Young women of color are constantly being influenced by the media, their peers, social media, music, politics, and a bunch of other outlets. While sometimes this influence can be good, it can also come with negative side effects that leave them wondering “Who am I really? Am I good enough?”
It’s a scary thought imagining how that question looms even louder in the minds of the youth of 2017, with a new influx of tactics which lead to low self esteem, loss of identity, and a detach from vital education. Luckily for our young girls mentors in the black community work tirelessly to provide safe spaces for personal growth, allowing them to reach their potential at new heights. One organization in particular, called The Black PEARL Program, is doing just that by pushing boundaries on what it means to be an educated black girl.
Founded in 2012 by New York native Phylicia Henry, The Black PEARL Program provides a curriculum of workshops aimed at enlightening young women of color. Each workshop covers topics such as social/emotional skills, beauty, fashion, leadership, self esteem, college prep, and much more. Henry initiated this program to dispel negative generalizations and stereotypes placed on black women, some of which even her young brother promoted:
I decided to ask [my brother] why he wasn’t dating any African American females and he replied “I don’t date Black girls.” Curious as to why a young black male with a black mother, sisters, and aunts would say this I asked “why?” He replied “because black girls are too ghetto, too loud, obnoxious, aggressive and mean. Plus, they don’t take care of themselves.”
Fuelled to incite change, she developed The Black PEARL (Pretty, Educated, Aware, Refined, Ladies) Program with the motto of “From Urban Girl to Black Pearl.”
Various weekly workshops allow girls to acquire ‘social progressive’ skills, rooted in refining their identity and self confidence. The performance of students also aids in the Departments of Educations District Review Process at local schools, by helping to cater to the developmental skills of a double minority group. Students are also taught by a curriculum which is 78% college level material, helping to prepare them for the future. Henry says:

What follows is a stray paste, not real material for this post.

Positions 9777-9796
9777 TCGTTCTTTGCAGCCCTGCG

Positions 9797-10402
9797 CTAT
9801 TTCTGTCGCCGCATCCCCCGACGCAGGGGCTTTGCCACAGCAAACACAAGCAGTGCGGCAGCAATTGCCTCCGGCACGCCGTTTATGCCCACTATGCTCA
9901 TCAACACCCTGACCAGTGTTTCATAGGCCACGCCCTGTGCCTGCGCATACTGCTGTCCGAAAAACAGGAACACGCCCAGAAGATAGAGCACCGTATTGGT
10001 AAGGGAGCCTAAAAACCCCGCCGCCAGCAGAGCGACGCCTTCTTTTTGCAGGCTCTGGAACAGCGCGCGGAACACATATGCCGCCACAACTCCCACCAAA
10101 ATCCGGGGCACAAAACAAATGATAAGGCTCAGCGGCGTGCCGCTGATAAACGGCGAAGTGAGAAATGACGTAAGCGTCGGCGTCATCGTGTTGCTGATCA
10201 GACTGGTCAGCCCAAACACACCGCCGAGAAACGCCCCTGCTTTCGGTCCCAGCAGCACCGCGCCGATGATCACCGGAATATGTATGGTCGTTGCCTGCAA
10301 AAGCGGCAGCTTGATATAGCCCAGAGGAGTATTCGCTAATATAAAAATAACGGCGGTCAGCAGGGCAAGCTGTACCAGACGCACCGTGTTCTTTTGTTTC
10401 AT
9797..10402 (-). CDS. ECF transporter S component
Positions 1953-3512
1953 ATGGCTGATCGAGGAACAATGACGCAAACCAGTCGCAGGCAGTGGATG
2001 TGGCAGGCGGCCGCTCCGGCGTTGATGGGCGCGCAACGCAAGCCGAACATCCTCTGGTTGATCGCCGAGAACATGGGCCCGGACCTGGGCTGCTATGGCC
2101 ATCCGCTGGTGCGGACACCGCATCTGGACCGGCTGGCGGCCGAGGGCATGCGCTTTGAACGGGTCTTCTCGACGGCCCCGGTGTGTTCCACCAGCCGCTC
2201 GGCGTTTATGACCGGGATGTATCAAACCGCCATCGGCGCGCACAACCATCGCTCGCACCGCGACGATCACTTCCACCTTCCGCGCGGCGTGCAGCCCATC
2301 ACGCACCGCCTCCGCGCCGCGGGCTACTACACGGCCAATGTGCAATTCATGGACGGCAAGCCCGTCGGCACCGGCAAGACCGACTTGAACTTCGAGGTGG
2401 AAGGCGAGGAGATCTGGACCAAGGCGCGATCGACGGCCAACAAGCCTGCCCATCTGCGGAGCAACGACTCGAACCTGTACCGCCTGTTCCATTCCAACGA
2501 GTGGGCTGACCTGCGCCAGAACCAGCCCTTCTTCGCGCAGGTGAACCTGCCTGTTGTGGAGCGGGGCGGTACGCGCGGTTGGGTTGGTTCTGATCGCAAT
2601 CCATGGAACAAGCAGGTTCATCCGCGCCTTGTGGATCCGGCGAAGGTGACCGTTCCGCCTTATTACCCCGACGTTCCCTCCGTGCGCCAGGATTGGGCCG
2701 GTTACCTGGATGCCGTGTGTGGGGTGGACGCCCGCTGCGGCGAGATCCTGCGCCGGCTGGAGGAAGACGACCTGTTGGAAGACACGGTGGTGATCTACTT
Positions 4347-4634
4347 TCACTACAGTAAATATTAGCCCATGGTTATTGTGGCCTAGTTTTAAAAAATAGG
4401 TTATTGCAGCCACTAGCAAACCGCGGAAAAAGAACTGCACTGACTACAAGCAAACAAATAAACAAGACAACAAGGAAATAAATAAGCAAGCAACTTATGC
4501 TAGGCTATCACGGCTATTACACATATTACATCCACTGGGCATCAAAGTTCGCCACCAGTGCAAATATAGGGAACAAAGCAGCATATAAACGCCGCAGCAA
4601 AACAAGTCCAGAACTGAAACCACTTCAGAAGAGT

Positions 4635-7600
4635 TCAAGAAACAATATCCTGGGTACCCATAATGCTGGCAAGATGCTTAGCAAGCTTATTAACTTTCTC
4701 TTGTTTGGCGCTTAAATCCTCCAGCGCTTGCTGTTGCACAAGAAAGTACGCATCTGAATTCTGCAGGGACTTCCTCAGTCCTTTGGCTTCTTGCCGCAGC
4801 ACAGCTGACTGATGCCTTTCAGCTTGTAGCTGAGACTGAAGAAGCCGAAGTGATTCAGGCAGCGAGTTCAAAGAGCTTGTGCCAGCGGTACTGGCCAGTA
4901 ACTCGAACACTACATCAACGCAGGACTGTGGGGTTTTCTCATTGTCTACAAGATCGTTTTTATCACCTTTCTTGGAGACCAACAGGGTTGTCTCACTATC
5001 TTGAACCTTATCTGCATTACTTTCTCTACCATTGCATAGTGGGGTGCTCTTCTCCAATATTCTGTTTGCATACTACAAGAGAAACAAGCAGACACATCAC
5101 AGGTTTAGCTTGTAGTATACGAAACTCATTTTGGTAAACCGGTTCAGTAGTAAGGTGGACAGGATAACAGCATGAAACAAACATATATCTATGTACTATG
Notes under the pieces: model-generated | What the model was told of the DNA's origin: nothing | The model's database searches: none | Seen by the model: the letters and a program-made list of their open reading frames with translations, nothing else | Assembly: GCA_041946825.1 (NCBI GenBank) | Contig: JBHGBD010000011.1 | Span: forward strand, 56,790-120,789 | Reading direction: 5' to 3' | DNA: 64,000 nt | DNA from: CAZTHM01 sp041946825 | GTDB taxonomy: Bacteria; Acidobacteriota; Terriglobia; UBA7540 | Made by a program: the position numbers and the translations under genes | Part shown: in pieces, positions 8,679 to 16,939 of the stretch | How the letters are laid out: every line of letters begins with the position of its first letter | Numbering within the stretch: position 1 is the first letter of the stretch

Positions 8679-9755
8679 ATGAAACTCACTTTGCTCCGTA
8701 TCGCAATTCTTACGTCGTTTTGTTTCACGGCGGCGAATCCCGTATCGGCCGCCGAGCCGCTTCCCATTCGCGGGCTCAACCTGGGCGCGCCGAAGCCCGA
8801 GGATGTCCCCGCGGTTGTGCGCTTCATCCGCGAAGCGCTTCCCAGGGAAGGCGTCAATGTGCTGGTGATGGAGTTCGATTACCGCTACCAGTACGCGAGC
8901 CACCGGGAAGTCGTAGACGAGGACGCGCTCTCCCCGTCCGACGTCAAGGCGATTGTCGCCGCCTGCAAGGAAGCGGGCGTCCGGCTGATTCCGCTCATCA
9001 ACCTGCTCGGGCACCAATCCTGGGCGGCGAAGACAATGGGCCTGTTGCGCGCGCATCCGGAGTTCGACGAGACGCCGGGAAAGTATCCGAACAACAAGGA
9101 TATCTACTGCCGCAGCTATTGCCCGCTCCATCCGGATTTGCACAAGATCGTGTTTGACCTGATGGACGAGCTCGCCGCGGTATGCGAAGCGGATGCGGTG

“An overwhelming proportion of children attending public schools today are not ready for High school, let alone college. In order to excel, students are in need of supplemental education, outside of the traditional school setting to aid in the process of developing socially and academically”
Driven by her own rule of the “4 P’s” Punctuality, Professionalism, Being Prepared, and Polite, Phylicia Henry hopes to encourage young women to live and thrive by the same standards. The Black PEARL Program hopes to expand their work overseas, having already fostered partnerships with schools in Central America and the Caribbean.
97% of participating students involved in the program have shown success exhibiting changes in behaviour, increase in attendance, and even an increase in test scores. It is clear this program is a vital asset to the lives of many, showing girls everywhere that they are a Black Pearl simply waiting to be discovered.
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